For policy nerds like me, the last couple of months have been unlike any other time in recent history – and maybe ever. It is important to remember that the U.S. Congress is an institution purposefully designed to be slow and deliberative. I understand, of course, that on the front lines it may have seemed like an eternity, but the fact that Congress could gain bipartisan agreement on the CARES Act, the largest and most sweeping piece of legislation in American history, is pretty remarkable. We have also seen the strength of governorships around the country, as state governments navigate the challenge of keeping their citizens safe while maintaining a functional society.

There have been roadblocks. For as large as the CARES Act price tag was, it’s still not enough. The Paycheck Protection Program – a landmark economic initiative that offers forgivable loans to companies to keep people on their payroll despite a downturn – was spent out in its first week, and Congress was pressed immediately by the business community to replenish the fund. This is a testament to both the urgency of the situation and the effectiveness of the initiative.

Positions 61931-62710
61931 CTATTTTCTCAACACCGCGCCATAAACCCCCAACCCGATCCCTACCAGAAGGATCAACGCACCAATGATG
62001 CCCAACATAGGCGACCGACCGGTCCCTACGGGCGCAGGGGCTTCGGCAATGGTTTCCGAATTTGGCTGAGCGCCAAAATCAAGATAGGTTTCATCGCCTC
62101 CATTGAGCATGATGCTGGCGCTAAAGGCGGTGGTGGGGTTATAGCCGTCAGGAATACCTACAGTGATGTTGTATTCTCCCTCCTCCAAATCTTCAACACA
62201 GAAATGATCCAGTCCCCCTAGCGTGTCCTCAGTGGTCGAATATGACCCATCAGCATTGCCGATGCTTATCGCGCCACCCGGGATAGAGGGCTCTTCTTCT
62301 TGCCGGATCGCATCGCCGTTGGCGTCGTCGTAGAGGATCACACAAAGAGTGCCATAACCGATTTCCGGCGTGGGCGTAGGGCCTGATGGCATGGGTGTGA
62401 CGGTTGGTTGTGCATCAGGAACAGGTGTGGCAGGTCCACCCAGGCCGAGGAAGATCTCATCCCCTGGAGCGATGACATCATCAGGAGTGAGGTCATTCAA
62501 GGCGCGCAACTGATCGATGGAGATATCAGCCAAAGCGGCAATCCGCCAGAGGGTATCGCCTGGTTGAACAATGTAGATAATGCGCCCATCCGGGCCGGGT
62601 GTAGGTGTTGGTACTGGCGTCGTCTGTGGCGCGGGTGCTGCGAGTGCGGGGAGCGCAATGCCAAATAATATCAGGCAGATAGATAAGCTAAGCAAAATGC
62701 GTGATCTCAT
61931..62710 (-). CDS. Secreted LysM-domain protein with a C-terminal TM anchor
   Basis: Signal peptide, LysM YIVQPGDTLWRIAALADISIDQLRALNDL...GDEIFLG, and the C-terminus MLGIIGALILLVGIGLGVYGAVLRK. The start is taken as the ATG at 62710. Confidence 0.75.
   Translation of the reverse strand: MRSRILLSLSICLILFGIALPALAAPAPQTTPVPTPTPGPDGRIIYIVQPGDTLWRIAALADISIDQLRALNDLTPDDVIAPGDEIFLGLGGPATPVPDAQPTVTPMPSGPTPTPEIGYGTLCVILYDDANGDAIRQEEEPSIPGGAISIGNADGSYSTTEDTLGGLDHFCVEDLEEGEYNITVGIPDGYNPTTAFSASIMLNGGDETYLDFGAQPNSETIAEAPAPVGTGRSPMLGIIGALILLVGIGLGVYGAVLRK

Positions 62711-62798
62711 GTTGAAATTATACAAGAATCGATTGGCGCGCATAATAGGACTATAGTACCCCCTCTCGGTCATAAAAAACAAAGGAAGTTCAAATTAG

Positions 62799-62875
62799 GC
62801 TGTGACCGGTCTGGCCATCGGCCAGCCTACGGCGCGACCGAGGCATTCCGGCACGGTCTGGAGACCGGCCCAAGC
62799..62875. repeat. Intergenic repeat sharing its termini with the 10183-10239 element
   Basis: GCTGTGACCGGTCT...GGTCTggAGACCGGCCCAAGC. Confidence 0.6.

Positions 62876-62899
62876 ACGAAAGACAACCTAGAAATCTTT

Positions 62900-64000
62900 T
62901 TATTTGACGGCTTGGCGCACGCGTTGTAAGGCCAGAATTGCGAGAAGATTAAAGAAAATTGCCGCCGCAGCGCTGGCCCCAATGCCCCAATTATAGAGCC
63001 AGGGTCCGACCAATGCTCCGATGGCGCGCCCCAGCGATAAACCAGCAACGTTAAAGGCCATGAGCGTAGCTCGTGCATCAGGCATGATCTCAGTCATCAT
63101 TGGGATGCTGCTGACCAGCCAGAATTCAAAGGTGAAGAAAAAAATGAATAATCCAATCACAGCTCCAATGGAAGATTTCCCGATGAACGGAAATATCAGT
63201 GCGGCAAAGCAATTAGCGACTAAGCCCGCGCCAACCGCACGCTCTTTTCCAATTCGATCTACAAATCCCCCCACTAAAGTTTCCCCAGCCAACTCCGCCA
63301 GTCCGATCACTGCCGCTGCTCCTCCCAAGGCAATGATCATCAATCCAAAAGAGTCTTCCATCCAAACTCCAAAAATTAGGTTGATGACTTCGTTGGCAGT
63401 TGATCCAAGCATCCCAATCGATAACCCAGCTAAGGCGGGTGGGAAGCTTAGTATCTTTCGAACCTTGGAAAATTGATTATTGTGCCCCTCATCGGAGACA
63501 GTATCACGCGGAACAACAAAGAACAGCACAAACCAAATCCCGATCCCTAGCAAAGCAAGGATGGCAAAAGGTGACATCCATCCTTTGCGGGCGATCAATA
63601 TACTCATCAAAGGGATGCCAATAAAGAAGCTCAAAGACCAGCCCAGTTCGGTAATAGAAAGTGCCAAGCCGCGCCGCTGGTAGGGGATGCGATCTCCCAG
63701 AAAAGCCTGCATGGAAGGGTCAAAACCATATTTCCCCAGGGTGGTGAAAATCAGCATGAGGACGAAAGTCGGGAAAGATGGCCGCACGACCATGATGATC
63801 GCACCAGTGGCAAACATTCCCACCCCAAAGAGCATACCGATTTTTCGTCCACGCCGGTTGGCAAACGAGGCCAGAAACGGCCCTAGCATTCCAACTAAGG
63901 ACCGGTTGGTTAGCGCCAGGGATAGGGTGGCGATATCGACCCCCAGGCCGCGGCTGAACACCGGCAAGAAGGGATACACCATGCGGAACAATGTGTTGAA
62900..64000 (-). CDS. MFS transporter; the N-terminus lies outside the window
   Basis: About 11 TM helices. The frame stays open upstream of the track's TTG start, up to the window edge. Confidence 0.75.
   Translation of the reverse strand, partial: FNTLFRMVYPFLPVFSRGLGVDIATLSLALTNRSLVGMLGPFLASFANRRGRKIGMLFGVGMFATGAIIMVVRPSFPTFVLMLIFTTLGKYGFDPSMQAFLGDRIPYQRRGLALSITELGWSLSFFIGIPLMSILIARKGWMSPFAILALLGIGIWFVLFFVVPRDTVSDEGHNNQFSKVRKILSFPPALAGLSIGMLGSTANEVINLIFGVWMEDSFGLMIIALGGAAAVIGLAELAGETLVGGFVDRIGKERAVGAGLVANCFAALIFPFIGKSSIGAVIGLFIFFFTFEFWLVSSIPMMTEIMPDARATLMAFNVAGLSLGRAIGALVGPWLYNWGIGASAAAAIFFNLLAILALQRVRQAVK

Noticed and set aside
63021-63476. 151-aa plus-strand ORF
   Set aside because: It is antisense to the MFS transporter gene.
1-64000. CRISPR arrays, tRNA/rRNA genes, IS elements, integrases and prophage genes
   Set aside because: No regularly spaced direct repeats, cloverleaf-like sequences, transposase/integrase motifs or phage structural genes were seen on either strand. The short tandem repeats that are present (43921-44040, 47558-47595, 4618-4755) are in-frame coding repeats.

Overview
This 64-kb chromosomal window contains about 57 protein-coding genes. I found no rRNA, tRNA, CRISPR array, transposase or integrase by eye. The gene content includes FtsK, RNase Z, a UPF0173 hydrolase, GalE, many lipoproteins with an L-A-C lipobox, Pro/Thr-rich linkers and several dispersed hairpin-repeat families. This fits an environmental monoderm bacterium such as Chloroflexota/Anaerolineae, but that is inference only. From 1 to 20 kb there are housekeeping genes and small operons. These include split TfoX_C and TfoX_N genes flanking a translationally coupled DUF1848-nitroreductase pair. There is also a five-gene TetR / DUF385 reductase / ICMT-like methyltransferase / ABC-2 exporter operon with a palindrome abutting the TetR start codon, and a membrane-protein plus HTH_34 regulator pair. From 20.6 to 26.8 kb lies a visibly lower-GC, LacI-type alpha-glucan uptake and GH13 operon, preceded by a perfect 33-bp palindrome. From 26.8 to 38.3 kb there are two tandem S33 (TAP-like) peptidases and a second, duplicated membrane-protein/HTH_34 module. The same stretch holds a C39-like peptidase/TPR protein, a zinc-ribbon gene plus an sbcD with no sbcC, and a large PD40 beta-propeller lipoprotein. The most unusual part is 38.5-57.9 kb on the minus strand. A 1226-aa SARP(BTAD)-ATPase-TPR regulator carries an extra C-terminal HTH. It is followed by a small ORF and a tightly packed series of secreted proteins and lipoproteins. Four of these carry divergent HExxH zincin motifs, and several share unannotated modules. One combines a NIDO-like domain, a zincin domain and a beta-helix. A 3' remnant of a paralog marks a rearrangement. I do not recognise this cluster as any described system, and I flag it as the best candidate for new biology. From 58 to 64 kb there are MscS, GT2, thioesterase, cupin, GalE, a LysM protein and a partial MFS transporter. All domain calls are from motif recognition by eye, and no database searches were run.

More still needs to be done. Leaders of both parties have signaled a strong interest in a large, comprehensive infrastructure package to address America’s ailing built environment. It may be unfortunate that it took an international crisis to spur such legislation, but nevertheless it provides an important engagement opportunity for the composites industry. Times like these show why we need strong, reliable, low-maintenance infrastructure to keep the country functional. The composites industry is uniquely positioned to be a part of that revitalization.

Regular Composites Manufacturing readers will know about ACMA’s top policy objectives in this area, so I won’t elaborate here. Instead, I’d like to ask what more needs to be done for your company, for our industry and for the country? To make an outsized impact, to change the way America thinks about building for our future, we need to be unified and ready to engage. Our elected leaders need to hear from you, so I hope you’ll join ACMA in this effort.

When you look back on this period in your company’s history, we hope you’ll feel that ACMA was there for you when you needed us most. That’s certainly our objective. If there’s more we can do to hit the mark, now is the time to let us know.